You know what they say – if it ain’t broke, don’t fix it. The human skin has done a pretty great job over the years when it comes to keeping diseases and germs out of the body, while helping regulate our body’s temperature by sweating right after we start to work those muscle groups, but will science be able to augment what has been working just fine all this while? The idea of a bionic skin has also led to a new kind of thermometer. University of Illinois researcher John Rogers has developed this particular electronic thermometer which does resemble a wafer-thin postage stamp that comes complete with a barcode of sorts that have been imprinted on it.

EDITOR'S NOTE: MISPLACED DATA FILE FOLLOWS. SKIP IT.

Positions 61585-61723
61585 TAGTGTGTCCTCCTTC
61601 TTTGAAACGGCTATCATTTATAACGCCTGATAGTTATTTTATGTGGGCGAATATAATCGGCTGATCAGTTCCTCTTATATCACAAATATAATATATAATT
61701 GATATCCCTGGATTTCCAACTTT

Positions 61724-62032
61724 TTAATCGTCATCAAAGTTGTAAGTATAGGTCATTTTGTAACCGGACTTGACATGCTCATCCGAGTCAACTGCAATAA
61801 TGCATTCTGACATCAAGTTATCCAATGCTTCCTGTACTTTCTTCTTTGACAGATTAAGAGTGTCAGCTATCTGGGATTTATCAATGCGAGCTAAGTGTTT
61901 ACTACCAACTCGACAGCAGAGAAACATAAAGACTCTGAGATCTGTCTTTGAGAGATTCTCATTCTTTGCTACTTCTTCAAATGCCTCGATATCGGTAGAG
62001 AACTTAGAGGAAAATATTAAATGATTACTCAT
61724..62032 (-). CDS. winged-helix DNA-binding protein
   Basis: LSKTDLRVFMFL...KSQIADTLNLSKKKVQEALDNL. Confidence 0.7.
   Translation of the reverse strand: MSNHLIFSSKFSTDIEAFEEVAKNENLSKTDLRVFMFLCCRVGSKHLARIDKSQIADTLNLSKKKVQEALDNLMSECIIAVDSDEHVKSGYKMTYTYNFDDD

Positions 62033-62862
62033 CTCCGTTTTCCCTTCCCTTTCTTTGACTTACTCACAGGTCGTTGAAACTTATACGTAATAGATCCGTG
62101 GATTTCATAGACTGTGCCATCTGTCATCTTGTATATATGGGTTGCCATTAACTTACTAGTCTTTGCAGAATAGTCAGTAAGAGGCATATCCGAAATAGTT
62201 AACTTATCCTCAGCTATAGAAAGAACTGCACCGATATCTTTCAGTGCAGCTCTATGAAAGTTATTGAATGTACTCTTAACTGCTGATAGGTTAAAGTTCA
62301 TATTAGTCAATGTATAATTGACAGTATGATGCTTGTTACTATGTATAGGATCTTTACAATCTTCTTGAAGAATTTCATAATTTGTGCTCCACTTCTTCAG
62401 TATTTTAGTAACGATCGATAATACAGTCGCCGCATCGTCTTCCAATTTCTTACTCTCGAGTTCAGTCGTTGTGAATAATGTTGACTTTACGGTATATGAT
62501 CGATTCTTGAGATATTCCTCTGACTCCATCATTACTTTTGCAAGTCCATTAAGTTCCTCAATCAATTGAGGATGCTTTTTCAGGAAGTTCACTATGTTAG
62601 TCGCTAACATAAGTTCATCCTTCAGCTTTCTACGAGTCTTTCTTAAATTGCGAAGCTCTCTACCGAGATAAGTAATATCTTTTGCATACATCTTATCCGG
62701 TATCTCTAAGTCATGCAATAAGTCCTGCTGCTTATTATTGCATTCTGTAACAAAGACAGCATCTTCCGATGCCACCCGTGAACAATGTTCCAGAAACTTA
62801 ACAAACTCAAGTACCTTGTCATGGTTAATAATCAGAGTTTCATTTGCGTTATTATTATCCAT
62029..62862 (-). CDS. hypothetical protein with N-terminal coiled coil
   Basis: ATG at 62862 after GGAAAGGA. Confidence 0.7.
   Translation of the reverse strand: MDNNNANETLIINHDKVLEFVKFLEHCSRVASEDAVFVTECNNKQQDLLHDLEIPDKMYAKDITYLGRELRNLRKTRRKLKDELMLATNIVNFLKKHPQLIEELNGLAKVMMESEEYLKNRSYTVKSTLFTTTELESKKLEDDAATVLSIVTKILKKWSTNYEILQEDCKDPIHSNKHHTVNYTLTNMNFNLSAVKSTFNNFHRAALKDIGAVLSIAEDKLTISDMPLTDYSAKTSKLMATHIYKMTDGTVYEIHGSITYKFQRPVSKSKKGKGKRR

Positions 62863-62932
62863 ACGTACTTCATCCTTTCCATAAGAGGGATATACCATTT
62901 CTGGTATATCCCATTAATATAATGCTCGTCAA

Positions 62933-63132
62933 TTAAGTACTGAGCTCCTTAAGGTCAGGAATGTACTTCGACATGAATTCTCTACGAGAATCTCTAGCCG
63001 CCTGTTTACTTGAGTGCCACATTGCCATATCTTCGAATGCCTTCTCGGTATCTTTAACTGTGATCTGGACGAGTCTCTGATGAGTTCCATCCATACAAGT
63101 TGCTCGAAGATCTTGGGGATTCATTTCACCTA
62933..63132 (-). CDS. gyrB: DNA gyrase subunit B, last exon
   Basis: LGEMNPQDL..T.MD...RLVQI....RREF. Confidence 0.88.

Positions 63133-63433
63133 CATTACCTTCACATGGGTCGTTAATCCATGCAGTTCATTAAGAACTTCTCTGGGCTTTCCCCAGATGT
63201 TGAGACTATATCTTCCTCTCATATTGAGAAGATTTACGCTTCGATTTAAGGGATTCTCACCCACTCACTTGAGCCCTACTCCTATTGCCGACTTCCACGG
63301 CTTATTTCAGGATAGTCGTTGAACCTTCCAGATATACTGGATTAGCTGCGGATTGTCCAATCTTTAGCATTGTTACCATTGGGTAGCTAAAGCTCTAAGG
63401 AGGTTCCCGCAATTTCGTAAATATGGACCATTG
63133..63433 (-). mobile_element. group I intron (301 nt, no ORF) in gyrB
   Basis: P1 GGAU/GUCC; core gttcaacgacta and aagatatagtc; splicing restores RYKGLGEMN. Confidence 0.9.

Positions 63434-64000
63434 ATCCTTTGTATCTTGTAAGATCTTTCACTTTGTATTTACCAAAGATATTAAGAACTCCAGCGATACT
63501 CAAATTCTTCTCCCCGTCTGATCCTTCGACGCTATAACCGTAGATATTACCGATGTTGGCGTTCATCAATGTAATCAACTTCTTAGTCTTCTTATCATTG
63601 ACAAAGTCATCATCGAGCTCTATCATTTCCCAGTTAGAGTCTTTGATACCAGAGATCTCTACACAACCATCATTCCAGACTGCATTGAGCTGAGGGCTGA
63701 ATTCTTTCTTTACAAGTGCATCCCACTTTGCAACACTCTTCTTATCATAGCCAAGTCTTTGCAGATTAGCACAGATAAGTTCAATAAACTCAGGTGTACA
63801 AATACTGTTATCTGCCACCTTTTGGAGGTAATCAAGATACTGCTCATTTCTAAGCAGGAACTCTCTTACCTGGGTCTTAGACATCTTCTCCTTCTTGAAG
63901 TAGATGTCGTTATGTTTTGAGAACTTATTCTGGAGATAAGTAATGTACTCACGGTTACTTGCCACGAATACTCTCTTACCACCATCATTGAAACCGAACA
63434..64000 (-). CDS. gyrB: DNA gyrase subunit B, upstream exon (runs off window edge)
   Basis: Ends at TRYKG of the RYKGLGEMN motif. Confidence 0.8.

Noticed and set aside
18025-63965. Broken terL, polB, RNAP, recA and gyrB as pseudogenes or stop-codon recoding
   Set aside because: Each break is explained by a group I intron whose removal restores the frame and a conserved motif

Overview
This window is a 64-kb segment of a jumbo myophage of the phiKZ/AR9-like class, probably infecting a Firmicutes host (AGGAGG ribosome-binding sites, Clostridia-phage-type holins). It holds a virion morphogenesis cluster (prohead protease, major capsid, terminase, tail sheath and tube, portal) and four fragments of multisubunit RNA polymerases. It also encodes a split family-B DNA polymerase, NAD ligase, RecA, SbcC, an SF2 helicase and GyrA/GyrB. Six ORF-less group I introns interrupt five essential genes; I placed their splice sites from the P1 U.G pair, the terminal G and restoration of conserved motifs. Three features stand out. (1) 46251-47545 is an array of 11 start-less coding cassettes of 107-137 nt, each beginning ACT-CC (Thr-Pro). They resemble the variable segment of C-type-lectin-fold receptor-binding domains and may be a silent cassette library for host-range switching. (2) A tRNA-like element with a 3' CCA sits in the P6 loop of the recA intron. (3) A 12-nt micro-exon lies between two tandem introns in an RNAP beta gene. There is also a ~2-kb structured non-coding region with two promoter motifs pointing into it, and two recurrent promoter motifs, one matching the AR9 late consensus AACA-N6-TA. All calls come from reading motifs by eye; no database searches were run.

This gold tattoo sensor, if you will, will then be attached to the skin using a water-soluble adhesive, where it will get to work by monitoring your body temperature in an accurate manner, down to two one-thousandths of a degree. This particular level of sensitivity would mean it has made the jump to be on par with thermal infrared cameras, and those tend to cost $250,000 a pop. Rogers’ version, however, is a whole lot more affordable, costing just pennies where the materials required are concerned. Not only that, it can also measure body temperature over an extended period of time for different diagnostic purposes.